Besides his substantial range of Hellitron tone generators and Hellisizer synths, since the early 1990s Ian has been constructing a range of sound and light machines, which often intersect with kinetic sculpture and visual art. Employing his ‘creative soldering’ method and an ‘intuitive electronics’ approach, he has built an array of audiovisual machines – all housed in carefully styled, Dymo labelled cabinets.

Over several years he has constructed a series of lightboxes and Hellicams, featuring a variety of functions. Hellicam 2 is especially useful for creating video feedback – examples of which can be seen here:
Video feedback with electronic music

Different light boxes containing LEDs have sound to light capabilities or motion sensors.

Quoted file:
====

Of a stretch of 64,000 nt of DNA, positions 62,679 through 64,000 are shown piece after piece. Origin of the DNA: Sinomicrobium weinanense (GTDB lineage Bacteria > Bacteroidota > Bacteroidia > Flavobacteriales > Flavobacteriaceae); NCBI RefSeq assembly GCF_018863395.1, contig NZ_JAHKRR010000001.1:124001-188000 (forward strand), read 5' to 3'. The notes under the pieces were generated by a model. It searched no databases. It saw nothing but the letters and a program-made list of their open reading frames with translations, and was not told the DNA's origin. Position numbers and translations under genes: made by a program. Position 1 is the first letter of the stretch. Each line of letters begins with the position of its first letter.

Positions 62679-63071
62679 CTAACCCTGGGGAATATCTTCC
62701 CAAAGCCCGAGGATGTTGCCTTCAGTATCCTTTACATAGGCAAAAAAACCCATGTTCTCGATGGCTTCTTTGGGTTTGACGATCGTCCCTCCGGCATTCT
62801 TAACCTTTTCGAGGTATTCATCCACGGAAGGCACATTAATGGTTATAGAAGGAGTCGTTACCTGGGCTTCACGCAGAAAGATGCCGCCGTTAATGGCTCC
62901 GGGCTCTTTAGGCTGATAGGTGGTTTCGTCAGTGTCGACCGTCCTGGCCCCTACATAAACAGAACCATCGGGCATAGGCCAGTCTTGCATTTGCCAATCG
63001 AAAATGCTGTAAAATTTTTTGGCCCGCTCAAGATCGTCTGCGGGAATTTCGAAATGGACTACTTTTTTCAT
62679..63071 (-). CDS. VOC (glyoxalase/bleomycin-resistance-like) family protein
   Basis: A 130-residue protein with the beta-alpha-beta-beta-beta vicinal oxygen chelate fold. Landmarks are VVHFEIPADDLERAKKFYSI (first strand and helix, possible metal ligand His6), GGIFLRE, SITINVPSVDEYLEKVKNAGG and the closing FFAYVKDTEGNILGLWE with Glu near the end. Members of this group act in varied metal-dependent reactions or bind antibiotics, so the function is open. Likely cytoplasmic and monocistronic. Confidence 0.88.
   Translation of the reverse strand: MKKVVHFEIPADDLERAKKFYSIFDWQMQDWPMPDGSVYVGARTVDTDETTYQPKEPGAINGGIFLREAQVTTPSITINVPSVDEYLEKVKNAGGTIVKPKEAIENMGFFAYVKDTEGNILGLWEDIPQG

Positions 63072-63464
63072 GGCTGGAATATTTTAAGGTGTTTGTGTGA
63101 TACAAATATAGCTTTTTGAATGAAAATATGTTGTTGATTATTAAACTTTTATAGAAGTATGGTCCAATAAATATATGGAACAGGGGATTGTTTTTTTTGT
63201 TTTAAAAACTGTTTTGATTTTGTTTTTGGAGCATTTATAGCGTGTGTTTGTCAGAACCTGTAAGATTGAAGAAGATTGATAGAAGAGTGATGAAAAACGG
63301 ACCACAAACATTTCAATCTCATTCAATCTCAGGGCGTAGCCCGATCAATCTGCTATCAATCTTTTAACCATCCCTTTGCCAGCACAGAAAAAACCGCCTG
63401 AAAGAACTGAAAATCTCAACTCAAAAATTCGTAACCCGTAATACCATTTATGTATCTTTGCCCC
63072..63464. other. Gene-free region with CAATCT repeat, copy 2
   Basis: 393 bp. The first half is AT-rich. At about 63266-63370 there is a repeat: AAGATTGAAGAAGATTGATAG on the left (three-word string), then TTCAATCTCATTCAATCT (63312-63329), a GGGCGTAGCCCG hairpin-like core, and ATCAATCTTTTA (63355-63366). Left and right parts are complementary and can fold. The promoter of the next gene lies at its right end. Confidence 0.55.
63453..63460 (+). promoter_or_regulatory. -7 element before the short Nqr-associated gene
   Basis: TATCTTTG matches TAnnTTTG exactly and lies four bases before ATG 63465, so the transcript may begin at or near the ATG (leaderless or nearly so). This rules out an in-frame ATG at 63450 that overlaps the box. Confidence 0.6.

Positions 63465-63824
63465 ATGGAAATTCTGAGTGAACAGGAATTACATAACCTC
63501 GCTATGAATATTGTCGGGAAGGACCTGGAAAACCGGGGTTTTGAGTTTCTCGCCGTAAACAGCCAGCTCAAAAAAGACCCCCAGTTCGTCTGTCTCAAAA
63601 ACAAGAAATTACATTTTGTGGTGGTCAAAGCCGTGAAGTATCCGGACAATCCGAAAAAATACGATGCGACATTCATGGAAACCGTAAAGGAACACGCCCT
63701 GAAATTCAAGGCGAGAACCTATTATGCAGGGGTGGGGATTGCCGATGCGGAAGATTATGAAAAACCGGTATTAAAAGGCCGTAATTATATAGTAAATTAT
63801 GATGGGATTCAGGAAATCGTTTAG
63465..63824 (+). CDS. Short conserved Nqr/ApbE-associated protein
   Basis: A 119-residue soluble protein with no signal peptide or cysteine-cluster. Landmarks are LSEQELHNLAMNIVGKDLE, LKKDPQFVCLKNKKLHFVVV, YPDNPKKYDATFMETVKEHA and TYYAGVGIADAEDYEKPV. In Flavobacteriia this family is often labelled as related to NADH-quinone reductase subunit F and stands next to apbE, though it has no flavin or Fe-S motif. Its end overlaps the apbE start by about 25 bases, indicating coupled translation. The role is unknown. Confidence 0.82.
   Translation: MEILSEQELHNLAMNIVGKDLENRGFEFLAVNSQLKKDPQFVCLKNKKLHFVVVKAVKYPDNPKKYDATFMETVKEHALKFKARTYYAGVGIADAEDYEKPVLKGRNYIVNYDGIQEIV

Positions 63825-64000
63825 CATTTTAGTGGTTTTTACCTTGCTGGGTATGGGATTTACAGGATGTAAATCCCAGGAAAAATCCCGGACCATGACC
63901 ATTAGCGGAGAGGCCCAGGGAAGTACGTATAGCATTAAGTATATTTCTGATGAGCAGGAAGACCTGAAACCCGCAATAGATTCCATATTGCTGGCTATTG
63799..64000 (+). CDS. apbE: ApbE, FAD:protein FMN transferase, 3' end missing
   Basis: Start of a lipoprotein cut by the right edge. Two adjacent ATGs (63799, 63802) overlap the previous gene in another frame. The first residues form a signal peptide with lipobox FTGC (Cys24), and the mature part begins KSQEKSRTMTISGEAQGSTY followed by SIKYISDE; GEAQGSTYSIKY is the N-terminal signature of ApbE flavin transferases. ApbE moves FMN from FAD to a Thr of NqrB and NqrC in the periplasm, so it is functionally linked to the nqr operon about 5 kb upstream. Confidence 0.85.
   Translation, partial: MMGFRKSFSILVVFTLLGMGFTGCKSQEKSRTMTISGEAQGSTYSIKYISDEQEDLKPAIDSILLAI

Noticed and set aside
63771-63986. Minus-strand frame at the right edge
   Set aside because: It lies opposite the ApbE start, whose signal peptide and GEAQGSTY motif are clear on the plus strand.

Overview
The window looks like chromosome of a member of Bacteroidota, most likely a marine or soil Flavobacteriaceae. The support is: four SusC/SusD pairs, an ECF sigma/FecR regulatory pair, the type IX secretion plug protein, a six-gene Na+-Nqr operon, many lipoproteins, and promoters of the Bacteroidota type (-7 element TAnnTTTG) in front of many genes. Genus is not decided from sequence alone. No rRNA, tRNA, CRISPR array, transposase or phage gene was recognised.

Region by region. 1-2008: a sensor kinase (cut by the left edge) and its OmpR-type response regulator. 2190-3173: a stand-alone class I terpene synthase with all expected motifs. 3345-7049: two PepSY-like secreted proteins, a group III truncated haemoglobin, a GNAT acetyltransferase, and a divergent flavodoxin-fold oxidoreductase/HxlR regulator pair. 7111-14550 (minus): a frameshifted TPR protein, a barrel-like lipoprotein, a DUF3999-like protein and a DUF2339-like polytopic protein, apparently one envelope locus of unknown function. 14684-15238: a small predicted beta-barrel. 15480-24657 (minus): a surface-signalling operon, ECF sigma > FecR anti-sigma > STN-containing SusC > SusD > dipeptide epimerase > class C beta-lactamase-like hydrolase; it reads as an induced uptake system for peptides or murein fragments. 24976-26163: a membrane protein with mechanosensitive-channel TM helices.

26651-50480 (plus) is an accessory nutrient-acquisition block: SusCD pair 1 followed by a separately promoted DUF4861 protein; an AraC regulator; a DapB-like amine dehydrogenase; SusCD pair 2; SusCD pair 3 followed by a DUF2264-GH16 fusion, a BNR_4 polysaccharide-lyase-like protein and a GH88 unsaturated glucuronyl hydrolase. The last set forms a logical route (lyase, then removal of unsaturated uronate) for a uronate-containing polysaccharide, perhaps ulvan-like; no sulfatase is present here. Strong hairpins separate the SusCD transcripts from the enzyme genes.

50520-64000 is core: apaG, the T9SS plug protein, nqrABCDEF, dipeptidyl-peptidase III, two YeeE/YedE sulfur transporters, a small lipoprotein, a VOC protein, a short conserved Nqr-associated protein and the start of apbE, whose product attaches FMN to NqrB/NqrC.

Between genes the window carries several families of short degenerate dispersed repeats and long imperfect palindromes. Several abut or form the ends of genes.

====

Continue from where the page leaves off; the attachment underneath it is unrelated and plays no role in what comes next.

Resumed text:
The Hellicam 5 Video Pattern Generator, and Liquid Hellicam are kinetic light machines which plug directly into a TV monitor.

The Expo Miniature created in 2015 and revised in 2020, is a model evoking a World’s Fair landscape, built mostly from odds and ends found at home. It features colour changing LEDs, and has a specially composed piece of electronic music to accompany it.

The Hellidisc machine was developed to use clear CDs with arrangements of black dots, in order to activate photocells and generate electronic sounds. Hellidisc Video

The Percussimate is a rhythm generator featuring drum machine, electronic percussion and echo unit.

The Megatherm is an opto-acoustic instrument, and has a specially made super 8 film projected onto it, for which it automatically plays the electronic soundtrack by reacting to the light content in the film.

Constructed in August 2020, the Hellisizer 4000 is the latest in a series of synths with various capabilities for making electronic sounds and music.